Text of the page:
While driving home yesterday, I made the mistake of turning on the radio. I thought it would be a relaxing way to spend the drive and it was until a local news station began talking about the increased crime rate in California.
I soon remembered what I guess I had tried to forget and that was Jerry Brown’s signing into law of AB109. This Assembly Bill is Brown’s attempt to “close the revolving door” on low-level inmates’ cycling in and out of California’s thirty three prisons. Brown promised to reduce the number of inmates to 137.5 percent of design capacity by June 27, 2013, as ordered by California judges and confirmed by the U.S. Supreme Court. The implementation of the Realignment or AB109 began in October 2011.
It is Brown’s premise that cycling these prisoners through the system just wastes money. Brown offered no other alternatives other than releasing these prisoners. He strictly advocated for turning these criminals out into the street so that they can potentially reoffend.
How do I know they will reoffend? Logic tells me that the best prediction of future behavior is past behavior and California has statistics to back it up. I also base my rational beliefs upon Jerry Brown’s own statements about California’s prison system being a “revolving door.” If it’s a revolving door then the criminals must be coming back or reoffending, right? While it is true that not everyone will reoffend, should people of California be the guinea pigs in the experiment of even one reoffending criminal?
So then, where does Brown’s plan leave California? His plan leaves California with a predictable rise in the crime rate. According to a 2012 FBI report, after years of seeing a decline in crime rates in pretty much all areas, California’s crime rate rose significantly in the first six months of 2012. According to the report, there was an increase of 7.6% in homicide rates and double-digit increases in burglary and arson rates. Violent crime in California increased at more than twice the national rate, rising 4% with the rise in property crime at six times higher than the national rate, as reported in this same FBI report.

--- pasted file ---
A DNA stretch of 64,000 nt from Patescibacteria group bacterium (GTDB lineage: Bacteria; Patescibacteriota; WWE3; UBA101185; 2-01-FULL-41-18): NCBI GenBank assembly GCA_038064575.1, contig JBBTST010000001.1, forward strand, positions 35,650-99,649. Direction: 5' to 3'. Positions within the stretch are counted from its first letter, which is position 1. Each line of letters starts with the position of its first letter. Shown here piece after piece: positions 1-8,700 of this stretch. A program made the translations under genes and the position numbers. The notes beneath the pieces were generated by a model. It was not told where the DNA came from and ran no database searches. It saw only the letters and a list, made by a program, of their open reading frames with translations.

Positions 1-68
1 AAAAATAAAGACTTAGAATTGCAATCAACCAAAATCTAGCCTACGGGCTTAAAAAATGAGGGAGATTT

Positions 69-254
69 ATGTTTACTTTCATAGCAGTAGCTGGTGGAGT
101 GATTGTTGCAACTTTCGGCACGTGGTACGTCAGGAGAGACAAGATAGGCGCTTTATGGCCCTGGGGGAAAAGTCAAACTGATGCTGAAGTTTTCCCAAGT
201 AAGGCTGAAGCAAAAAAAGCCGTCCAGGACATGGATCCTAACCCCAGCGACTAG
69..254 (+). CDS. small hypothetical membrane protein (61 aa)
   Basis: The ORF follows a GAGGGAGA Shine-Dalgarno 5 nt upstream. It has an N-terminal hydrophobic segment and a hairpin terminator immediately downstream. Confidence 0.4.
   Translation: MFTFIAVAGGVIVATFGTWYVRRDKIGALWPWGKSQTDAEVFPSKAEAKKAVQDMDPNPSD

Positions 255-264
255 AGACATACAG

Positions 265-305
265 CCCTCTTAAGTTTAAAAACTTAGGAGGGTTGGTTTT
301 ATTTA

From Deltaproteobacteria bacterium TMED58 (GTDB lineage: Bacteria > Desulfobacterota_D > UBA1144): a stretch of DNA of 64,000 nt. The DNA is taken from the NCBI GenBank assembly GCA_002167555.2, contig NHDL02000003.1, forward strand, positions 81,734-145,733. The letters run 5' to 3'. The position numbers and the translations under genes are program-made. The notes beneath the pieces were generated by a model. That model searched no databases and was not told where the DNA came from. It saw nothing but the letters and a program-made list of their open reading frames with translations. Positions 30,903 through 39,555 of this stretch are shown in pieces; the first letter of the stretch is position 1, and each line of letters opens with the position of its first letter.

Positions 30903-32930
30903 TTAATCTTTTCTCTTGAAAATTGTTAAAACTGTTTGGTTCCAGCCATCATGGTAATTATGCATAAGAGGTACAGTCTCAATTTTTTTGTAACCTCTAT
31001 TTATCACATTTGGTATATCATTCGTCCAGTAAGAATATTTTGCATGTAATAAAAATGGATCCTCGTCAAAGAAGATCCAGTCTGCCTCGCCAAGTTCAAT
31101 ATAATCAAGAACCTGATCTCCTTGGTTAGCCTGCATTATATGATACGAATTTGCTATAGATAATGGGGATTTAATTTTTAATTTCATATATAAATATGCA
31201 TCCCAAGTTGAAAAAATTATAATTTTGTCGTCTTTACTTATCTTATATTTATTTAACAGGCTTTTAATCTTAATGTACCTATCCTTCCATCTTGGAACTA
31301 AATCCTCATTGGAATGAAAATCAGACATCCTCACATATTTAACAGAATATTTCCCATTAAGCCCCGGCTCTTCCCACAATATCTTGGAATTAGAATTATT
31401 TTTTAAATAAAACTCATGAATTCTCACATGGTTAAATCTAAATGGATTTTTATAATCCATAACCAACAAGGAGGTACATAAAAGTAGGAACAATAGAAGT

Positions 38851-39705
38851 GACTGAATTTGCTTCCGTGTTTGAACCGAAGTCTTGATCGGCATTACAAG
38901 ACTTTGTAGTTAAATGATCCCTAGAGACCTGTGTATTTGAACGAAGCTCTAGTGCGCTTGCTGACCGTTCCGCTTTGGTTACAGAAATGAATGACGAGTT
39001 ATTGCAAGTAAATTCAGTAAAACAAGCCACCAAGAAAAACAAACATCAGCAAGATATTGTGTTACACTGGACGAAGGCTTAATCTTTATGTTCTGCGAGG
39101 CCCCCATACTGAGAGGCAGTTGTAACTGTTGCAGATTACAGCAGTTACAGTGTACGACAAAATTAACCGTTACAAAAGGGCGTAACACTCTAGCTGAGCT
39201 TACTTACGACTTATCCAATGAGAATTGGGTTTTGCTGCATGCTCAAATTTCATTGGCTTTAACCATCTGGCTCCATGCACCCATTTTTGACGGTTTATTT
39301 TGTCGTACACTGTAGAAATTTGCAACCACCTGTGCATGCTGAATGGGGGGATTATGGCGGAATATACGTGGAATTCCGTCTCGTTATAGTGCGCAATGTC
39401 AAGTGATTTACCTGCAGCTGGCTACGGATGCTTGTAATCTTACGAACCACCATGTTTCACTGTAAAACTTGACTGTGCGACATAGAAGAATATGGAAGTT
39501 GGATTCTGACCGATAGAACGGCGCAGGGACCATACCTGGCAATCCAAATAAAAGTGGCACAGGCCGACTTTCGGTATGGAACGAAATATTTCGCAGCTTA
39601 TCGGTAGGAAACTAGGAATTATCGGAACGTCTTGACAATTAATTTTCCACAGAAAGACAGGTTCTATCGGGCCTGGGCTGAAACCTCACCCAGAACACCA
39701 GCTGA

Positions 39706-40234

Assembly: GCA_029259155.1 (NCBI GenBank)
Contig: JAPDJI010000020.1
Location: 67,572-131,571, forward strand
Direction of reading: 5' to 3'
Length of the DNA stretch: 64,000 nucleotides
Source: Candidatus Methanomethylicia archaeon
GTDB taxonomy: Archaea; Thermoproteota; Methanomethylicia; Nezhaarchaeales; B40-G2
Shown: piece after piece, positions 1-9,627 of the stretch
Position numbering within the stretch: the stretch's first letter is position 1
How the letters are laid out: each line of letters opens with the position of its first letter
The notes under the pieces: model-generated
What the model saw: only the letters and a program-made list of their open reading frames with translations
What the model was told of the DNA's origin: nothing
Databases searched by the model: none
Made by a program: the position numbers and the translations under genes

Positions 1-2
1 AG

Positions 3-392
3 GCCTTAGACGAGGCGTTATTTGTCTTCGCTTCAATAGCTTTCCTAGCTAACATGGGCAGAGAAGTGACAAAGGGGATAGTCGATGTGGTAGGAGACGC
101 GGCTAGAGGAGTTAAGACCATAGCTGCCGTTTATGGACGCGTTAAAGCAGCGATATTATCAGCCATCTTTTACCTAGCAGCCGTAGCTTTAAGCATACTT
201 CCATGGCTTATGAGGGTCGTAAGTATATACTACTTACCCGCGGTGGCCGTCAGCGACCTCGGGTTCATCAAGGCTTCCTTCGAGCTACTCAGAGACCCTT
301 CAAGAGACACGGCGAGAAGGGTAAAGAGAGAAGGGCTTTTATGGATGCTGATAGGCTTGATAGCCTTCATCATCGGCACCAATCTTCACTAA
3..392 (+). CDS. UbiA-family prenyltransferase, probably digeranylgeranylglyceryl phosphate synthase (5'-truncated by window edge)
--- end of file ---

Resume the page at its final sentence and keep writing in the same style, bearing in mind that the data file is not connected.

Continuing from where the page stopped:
In comparing California to Texas and Florida, California reported a violent crime rate that is 2½ times greater than Texas and 7 times greater than Florida. Why the difference? The difference is that those states don’t have the realignment program that California does. They put people in prison and then search for reasonable alternatives with the emphasis being on “reasonable.”
So, is the increase in crime following Brown’s realignment solution just a fluke or is it another Brown failure? In 2006, when Jerry Brown was the mayor of Oakland, California, a densely populated and diverse city, he sponsored nearly two dozen crime initiatives to reduce Oakland’s crime rate. Crime decreased by 13 percent overall, but the city saw a 57% spike in homicides. No doubt some of these were at one time the low-level prisoners that Brown now releases.
Brown had several years to build more prisons or to come up with a solution that didn’t put the general public in danger. What prevented him from doing this? My guess is his decision was in part, heavily influenced by such liberal political organizations as ACORN. Brown has been aligned with them and has sung their praises throughout his political career.
Should Jerry Brown be recalled for putting Californians in harms-way? It should at least be discussed but the likelihood of recalling a long-term, Democratic, career politician in a Democrat-controlled state is highly unlikely. Although California successfully recalled Democratic Governor Gray Davis for a decidedly “lesser offense,” due to rolling blackouts within the state, Davis was not as well-known or as well-backed by liberal organizations as is Brown.
Yesterday was the first day I remembering hearing about AB109 in the media since it was enacted in 2011. The media continues to support Governor Brown and protect him from criticism.
What then can Californians expect in the short and long-run? They can expect to see a continual increase in crime rates in the state unless and until the media and others speak out against this failed bill and call for a responsible change.
To hear my Spreecast on this subject from earlier today click here.
Susan Knowles is an author, psychotherapist and former practicing attorney. Her latest book, a political fiction, is entitled, “Freedom’s Fight: A Call to Remember” available on Amazon.com. Her website is www.susanknowles.com, where this article may also be found.
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